From The Joy of Mixology by Gary Regan
Add all ingredients to a mixing glass.
Stir with large ice and strain into a coupe.
Garnish with a lemon twist.
* * *
As the saying goes, what a difference a day makes — or, in this case, the better part of a month and a different recipe. You see, this is the Blackthorne’s second attempt at making it onto our Drinks Menu, with the first having been during our short spate of Irish Whiskey drinks. Let’s just say, the drink made to the specifications of the Savoy Cocktail Book didn’t impress. Gary Regan’s tweak on the Blackthorne — that’s another story.
Of course, the vast differences produced by subtle changes shouldn’t surprise anyone who knows cocktails — or anyone who’s ordered a steak, for that matter. Two identical pieces of beef, same preparation, same cooking method, one medium rare, the other well — vastly different animals. And so it is with small tweaks of a cocktail recipe. What did Regan do that made such a difference? He did five things, to be exact: changed the whiskey to vermouth ratio from 1:1 to 2:1; switched the Vermouth from dry to sweet; added a lemon twist; called for a stir instead of a shake; and, lest he think we do not read carefully, added an “e” on the end of Savoy’s Blackthorn. Which of these made the most significant difference? I’m going to say each of them and leave it at that.
If you happen to search for the Blackthorn (Savoy’s spelling), you’re more than likely going to find a very different drink than the one presented above. This is because most Blackthorns are made with Sloe Gin, a wonderful liqueur made of Gin (naturally) and sloe berries. Lesley has a recipe for how to make it at the back of her forthcoming Gin book. The Sloe plant (Prunus spinosa) is also known as — wait for it — the blackthorn. So, Blackthorns made with Sloe Gin seem pretty sensible. But Irish Whiskey? For the answer to that, we have to do a little digging and make a few assumptions.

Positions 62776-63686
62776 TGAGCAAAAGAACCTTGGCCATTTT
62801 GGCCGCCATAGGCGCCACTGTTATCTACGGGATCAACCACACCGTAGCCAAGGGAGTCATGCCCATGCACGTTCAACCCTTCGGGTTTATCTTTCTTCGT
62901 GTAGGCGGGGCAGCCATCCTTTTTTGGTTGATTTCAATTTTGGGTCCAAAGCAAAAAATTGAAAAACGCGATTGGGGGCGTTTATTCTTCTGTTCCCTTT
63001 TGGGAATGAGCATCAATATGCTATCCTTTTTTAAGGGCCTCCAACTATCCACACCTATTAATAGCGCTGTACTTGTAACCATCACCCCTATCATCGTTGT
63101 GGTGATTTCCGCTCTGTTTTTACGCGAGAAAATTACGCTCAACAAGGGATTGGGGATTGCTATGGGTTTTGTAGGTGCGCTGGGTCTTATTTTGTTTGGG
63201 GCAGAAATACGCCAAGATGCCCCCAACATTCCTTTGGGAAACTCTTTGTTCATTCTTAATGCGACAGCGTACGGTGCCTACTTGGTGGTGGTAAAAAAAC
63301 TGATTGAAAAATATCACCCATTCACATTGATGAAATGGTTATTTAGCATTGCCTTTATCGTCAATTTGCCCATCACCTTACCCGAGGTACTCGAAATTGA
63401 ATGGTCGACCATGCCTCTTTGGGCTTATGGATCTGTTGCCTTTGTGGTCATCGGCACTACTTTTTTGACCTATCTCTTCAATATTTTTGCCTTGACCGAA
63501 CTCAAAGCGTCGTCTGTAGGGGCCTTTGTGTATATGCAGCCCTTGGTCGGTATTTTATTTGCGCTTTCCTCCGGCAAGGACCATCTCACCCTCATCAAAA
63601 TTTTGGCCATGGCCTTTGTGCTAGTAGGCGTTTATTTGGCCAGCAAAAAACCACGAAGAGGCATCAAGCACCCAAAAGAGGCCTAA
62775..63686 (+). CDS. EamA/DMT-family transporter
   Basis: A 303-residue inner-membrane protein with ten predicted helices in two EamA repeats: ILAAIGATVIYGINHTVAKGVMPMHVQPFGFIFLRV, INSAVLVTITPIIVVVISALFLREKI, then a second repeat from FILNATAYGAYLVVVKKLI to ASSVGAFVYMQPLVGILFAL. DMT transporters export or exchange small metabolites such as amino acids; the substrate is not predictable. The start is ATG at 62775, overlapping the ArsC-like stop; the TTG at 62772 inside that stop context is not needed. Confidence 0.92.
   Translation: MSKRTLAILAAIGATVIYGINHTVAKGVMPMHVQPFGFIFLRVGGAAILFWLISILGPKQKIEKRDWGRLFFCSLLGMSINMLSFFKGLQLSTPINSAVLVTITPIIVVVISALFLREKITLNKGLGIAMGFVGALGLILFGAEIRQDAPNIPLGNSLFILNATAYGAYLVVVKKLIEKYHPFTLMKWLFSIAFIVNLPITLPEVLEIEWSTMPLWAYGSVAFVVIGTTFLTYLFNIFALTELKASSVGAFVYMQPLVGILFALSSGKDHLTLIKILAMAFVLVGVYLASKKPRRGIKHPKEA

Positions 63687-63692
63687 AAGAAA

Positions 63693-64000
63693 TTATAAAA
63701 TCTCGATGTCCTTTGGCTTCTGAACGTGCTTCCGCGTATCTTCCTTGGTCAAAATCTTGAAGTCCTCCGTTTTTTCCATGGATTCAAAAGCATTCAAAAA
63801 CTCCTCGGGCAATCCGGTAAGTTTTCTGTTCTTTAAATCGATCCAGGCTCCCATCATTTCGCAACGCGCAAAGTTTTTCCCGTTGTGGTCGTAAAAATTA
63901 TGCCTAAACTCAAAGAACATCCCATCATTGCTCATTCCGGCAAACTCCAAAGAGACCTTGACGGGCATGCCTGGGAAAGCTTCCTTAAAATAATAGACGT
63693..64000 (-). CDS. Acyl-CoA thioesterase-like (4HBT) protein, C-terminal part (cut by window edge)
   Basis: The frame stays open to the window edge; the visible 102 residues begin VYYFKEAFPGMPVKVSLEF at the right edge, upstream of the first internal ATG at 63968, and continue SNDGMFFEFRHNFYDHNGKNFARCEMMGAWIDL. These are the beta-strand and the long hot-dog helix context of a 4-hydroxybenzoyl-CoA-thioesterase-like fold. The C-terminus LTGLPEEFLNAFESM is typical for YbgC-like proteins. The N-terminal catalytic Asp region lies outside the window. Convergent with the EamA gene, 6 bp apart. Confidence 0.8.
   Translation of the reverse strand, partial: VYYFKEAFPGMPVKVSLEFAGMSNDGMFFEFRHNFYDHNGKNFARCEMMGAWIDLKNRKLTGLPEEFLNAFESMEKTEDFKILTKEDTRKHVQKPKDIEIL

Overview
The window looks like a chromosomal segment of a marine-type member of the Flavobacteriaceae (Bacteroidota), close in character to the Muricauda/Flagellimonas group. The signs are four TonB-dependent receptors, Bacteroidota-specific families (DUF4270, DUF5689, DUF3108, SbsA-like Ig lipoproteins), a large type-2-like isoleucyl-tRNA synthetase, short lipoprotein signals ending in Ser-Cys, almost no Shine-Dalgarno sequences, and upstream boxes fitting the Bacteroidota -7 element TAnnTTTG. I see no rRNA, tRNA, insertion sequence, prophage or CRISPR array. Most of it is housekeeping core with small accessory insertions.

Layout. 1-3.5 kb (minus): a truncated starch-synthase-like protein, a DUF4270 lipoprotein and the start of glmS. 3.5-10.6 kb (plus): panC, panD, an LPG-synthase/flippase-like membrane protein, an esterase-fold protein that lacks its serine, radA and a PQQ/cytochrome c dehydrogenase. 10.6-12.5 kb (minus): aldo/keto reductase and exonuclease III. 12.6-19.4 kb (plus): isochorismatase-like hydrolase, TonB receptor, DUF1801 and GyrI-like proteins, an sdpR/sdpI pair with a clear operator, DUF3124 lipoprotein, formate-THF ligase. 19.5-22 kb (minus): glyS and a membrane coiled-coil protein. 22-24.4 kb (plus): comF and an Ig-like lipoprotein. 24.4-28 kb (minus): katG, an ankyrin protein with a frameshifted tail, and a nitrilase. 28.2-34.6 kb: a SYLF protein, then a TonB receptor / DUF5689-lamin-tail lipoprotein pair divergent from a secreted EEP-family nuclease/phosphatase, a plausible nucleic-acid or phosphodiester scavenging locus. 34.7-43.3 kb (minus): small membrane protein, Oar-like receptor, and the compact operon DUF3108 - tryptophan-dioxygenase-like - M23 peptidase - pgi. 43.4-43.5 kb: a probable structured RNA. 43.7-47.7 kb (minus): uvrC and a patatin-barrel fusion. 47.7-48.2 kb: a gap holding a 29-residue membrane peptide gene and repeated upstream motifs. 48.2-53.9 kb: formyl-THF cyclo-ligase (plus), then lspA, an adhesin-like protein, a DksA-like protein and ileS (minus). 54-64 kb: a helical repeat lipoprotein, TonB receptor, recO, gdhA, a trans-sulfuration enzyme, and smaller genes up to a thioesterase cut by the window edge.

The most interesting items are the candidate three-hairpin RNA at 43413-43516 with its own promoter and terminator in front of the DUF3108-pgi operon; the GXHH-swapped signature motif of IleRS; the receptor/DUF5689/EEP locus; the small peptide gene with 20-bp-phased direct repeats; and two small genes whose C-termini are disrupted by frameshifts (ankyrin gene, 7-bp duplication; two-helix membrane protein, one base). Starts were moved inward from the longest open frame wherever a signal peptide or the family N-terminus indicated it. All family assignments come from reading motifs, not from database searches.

Thanks to some deep research done by Erik Ellestad and friends, we know that the Savoy Blackthorn (1930) was borrowed from Robert Vermeire’s 1922 “Cocktails: How to Mix Them”. Vermeire, in turn, credits Harry Johnson of New Orleans as his source. For most, the name Harry Johnson won’t ring a bell, but along with Jerry Thomas, Johnson stands tall as one of the godfathers of the bartending craft. Thomas’ Bar-Tender’s Guide was first published in 1862; Johnson’s Bartender’s Manual in 1882, although Johnson claims to have published a comprehensive bartending book two years before Thomas (which would have made his the first of its kind). Unfortunately, no record of such a book exists, so Johnson has been relegated to runner-up.
Now, one school of thought is that Johnson created the “Black Thorn” (note spelling) as a variation on the Thorn, an Old Tom Gin drink. It may also be possible that Johnson, a New York man (not New Orleans, as Vermeire states) happened to catch the play “The Black Thorn” (1886-1887) which ran at H. R. Jacobs’ Third Avenue Theatre (this theory is my own). Whatever the inspiration, Johnson was an American, and sloe berries are native to Europe and parts East — he may not have known the connection between the name “blackthorn” and Sloe Gin, although others certainly did.
An interesting look at the progress of the Blackthorn can be found by examining two separate editions of “Boothby” — Cocktail Boothby’s American Bar-Tender of 1891 and Boothby’s World Drinks of 1934. The former list no Blackthorns of any spelling or stripe, while the latter contains five — three (Nos. 1, 2, and 5) with Sloe Gin (No. 5 also calls for Gin) one with Gin and Kirschwasser (No. 4 — a favorite of Ted Haigh’s), and No. 3, which mirrors the Savoy version. To help clarify things for customers, the No. 3 regularly became known as the “Irish Blackthorn”.
If you’re a 12 Bottle Bar regular, you’ll notice the similarities between Regan’s Blackthorne and the Paddy. Besides the fact that the Blackthorne is obviously a bit stronger, this is a case of cousins possessing very different qualities beneath the surface. If you start to think of the Bitters and Absinthe as spices, you’ll understand not only how to employ them but also how small dashes can completely change a drink. I like this cocktail because of Regan’s little changes – bringing it closer to the Manhattan family than Johnson’s original as well closer to Sloe Gin. As I made my Blackthorne, I poured a measure of Sloe Gin alongside of it, and the color was an almost perfect match. Combine this with the sweetness of the Vermouth and the spicy, herbal notes of the Bitters and Absinthe, and suddenly the whole Blackthorne moniker makes sense. It’s good to have people like Gary Regan around to clear things up.